Editorials

Learn from history, and don’t let teacher strike repeat

Tacoma School District Superintendent Art Jarvis, who has since retired, is pursued by striking teachers in 2011 after attending a court hearing at which a Pierce County judge said he would issue a temporary restraining order requiring teachers to return to work. Bad blood is one of the enduring effects of teacher strikes, and just one reason why they should be avoided this year.
Tacoma School District Superintendent Art Jarvis, who has since retired, is pursued by striking teachers in 2011 after attending a court hearing at which a Pierce County judge said he would issue a temporary restraining order requiring teachers to return to work. Bad blood is one of the enduring effects of teacher strikes, and just one reason why they should be avoided this year. News Tribune file photo

Seven years ago, Barack Obama was president, Christine Gregoire was governor, the final “Harry Potter” movie was the summer’s top box office hit — and Tacoma School District teachers were about to go on strike.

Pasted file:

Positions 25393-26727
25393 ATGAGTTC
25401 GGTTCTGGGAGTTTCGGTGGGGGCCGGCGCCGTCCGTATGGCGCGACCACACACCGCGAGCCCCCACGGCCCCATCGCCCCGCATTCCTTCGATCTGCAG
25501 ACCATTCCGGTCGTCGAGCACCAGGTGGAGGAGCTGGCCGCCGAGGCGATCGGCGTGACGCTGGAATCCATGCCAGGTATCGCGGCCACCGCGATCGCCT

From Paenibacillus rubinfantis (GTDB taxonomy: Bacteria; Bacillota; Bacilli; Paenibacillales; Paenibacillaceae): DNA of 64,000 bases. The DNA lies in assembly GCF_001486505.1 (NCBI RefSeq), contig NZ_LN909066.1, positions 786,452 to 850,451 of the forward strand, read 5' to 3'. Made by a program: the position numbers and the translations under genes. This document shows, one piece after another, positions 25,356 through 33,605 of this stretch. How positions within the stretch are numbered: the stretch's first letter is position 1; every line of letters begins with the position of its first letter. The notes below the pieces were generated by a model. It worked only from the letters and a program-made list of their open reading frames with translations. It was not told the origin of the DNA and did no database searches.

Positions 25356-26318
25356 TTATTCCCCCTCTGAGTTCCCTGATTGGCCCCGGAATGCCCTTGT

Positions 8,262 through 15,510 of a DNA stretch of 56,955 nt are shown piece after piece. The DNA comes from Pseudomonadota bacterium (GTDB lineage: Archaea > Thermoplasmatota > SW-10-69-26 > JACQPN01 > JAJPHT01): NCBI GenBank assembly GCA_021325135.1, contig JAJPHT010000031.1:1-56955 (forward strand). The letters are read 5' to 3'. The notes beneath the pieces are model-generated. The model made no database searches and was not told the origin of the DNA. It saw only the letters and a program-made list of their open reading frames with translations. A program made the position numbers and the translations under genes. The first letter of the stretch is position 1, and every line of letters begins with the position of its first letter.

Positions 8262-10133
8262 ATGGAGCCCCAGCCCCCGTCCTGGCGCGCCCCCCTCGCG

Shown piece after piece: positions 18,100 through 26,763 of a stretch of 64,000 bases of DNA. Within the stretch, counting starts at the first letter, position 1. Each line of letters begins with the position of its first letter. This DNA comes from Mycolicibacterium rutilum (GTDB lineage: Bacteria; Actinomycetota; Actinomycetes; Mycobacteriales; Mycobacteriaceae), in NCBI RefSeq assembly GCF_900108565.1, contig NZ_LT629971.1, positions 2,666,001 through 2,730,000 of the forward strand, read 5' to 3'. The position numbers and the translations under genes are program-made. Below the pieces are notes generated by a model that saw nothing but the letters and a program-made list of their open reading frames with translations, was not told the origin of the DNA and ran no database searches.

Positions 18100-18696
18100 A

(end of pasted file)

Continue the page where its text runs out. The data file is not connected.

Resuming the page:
Tacoma and its neighbors surely remember the labor unrest that simmered in the summer of 2011, and the bitter taste of the eight-day teacher walkout that September.

Fast forward to today. The Tacoma Education Association scheduled a strike vote for Tuesday. Puyallup teachers authorized their first-ever strike if their demands aren’t met by next week. Sumner is also locked in a stalemate, while other local districts have reached agreements (including a tentative Bethel deal on Friday afternoon).

We all would do well to reflect on Tacoma’s school shutdown seven years ago and how it cast a pall over our community. It might help teachers and administrators find the compromise that’s eluded them thus far, one that attracts and retains qualified teachers without planting a bomb in school budgets.

And perhaps it will prod state lawmakers to clean up the mess they made for some districts — the unintended consequences of the Legislature’s new school-funding plan, compelled by the state Supreme Court’s McCleary decision.